Disabling Essential Enzyme Motion For Catalysis: An Efficient Approach For Shikimate Kinase Inhibition | 66626
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Although antibiotics are one of the most successful drugs in clinic that have saved millions of lives, many of them are nowadays
ineffective in treating infections caused by resistant bacteria. It is therefore urgent to search for new antibacterial agents and
approaches to face this huge challenge. Considering that most current antibiotics that are highly successful in human clinical use,
targeted at only four main key processes and resistance to these antibiotics is widespread and well known, the search for unexplored
bacterial functions appears to be a good option for the development of novel antimicrobial agents with a new mechanism of action.
Our group is studying the possible development of new antibiotics by the selective and effective inhibition of an essential enzyme in
bacteria that does not have any counterpart in human cells, shikimate kinase (SK, aroK gene). In particular, we are focused on SK from
M. tuberculosis and H. pylori, two important pathogenic bacteria. Based on the essential enzyme motion for catalysis and product
release studied by molecular dynamics simulation studies, potent reversible competitive inhibitors of the enzyme were developed.
Compounds that stabilize the closed conformation for catalysis or the open conformation for product release were developed. An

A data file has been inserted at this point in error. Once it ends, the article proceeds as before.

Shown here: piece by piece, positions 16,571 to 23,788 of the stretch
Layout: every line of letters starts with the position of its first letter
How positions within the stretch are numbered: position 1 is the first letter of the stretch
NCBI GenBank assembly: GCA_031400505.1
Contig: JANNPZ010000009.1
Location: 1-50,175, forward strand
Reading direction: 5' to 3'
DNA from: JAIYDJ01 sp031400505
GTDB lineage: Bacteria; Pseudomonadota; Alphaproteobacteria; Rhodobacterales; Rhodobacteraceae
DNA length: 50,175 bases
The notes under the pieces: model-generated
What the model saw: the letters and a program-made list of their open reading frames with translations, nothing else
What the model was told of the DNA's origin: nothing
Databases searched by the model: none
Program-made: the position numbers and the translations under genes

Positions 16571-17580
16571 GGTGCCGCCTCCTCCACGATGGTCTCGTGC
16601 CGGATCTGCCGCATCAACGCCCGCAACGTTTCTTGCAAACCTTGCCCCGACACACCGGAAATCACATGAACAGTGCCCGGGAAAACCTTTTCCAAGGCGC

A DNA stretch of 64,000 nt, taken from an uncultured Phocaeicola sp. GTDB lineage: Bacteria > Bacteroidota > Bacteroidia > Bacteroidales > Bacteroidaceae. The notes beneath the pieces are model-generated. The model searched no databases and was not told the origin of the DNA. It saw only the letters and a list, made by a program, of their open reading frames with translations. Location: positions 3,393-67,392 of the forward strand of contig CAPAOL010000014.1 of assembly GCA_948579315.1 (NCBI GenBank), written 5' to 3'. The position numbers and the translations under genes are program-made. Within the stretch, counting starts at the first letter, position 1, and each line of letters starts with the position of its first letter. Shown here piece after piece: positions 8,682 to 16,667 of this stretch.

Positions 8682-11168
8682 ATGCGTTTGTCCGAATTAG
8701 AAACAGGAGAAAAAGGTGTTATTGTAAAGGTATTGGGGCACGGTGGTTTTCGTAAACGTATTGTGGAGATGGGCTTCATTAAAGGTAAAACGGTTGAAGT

ester prodrug approach was used for achieving good in vitro activities against H. pylori. Our results also show that the less exploited
motion-based design approach, not only is an alternative strategy for the development of competitive inhibitors, but could also be
a way to achieve selectivity against a particular enzyme among its homologous ones. By using this approach, (1) the presence in the
selected pocket of residues with markedly different properties would not be required, and (2) the effects of changes on residues to
avoid the inhibition (resistance) should have a less pronounced effect.
Concepción González-Bello has obtained her PhD from the University of Santiago de Compostela (USC, Spain) in 1994. She did two Pre-doctoral stays at the University of Gent (Belgium) with professor vandewalle and at the Scripps Research Institute (USA) with professor Nicolaou. After a Post-doctoral stay at the University of Cambridge (UK) with professor Abell, she joined USC as an assistant professor, was promoted to associate professor in 2003 and obtained the Spanish habilitation to Full professor in 2011. She joined the Center for Research in Biological Chemistry and Molecular Materials (CIQUS) as a group leader in 2011. She is the author of about 80 papers and several book chapters and an Academic Editor of Plos One. Her main research interest is to develop updated therapies targeting infectious diseases, in particular, drugs with new mechanisms of action to combat the growth of antibiotic-resistant bacteria.